The Court Funds Office holds money paid to a child to settle a court case until the child turns 18.

If you’re a litigation friend you’ll be responsible for the child’s Court Funds Office account until they turn 18, eg:

  • keeping contact details up to date 

  • applying for any payments on the child’s behalf 

  • receiving statements and tax records

Your responsibilities end when the child turns 18. The Court Funds Office will usually transfer the money to the child and close the account after the child’s 18th birthday.

Apply to the court that awarded the money to the child if you’re not happy with how a litigation friend is acting and want to get someone else appointed as a child’s litigation friend.

Update contact details

Keep contact details up-to-date so the Court Funds Office can transfer the money to the child without delay when they turn 18.

Write to the Court Funds Office to tell them if:

  • your address or the child’s changes
  • your name or the child’s changes - you need to include a certified copy of a marriage certificate or deed poll

Court Funds Office
G58 1AB

Get statements and tax records

You’ll get annual statements and tax vouchers for tax returns in April or May every year.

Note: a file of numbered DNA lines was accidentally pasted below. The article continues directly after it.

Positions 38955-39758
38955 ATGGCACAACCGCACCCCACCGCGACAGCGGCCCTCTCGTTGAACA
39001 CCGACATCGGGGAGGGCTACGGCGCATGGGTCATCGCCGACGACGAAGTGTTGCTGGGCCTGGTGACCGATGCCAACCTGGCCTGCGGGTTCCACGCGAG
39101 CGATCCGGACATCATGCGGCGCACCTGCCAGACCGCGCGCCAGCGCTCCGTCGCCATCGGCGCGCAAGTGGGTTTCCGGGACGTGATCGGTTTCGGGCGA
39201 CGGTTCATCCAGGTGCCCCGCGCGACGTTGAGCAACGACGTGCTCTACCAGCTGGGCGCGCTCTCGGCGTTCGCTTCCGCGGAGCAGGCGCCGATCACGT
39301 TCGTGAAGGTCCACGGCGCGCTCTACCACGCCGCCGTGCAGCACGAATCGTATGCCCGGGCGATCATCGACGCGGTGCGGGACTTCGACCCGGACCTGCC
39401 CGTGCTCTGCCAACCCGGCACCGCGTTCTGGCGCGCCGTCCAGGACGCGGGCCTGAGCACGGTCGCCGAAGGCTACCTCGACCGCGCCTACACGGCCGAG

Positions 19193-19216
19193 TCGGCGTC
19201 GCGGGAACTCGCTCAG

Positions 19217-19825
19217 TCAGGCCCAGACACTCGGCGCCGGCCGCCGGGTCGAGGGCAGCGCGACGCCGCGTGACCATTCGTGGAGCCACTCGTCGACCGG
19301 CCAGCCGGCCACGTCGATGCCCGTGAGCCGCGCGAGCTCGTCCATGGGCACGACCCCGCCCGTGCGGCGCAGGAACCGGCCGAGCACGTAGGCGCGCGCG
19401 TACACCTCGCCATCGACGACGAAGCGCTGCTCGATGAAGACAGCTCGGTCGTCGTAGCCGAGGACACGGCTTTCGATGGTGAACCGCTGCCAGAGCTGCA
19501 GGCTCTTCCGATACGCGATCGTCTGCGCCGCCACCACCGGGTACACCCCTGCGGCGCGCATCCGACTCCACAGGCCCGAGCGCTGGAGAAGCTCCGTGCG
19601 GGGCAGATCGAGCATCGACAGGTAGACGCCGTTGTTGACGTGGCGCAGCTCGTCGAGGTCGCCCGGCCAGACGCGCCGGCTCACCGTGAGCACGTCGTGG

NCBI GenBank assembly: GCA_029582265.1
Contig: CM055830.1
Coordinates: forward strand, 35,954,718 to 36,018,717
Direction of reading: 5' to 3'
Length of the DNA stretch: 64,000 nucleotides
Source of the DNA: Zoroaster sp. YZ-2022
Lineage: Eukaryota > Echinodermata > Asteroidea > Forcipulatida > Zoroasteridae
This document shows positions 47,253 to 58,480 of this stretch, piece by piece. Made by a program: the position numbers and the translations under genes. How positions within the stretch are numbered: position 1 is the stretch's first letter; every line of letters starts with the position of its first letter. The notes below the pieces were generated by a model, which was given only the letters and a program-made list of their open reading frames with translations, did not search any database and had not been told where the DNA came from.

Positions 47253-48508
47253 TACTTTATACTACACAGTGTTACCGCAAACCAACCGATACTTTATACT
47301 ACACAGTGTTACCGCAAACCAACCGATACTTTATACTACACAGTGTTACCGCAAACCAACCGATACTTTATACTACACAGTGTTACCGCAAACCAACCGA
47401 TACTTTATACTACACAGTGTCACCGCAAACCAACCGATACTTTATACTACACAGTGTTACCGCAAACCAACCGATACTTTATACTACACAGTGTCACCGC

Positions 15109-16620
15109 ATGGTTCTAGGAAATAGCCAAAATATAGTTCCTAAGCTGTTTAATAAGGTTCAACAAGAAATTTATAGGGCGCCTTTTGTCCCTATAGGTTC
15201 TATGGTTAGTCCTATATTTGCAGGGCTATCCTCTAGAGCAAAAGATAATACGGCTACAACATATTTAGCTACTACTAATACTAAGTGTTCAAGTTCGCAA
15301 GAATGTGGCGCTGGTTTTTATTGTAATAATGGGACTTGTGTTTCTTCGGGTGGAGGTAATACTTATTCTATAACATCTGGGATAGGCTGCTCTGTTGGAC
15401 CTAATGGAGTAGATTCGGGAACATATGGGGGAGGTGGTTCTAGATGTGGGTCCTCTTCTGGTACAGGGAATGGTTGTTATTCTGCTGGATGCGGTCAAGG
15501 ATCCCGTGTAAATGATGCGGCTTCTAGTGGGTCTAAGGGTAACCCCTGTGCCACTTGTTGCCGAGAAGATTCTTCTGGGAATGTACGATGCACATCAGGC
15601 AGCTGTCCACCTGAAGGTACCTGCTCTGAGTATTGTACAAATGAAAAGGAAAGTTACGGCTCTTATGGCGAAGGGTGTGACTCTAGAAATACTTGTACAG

You’ll get another statement in October or November if there’s £10,000 or more in the child’s account.

Email the Court Funds Office if you need a statement at any other time.

Court Funds Office

Apply for payments

You can’t access the child’s account without an order from the court.

If there’s a reason the child needs money before turning 18, you must apply to the court that originally awarded the money.

Write to the court and explain what the money’s for and how it’ll benefit the child.

The court will tell you whether you need to:

  • provide evidence that the child will benefit
  • provide proof of exact costs
  • attend a hearing - the child may also need to attend
  • pay a fee

It will order the Court Funds Office to make a payment if your application is successful. You must give your bank account details to the court unless you ask to be paid by cheque.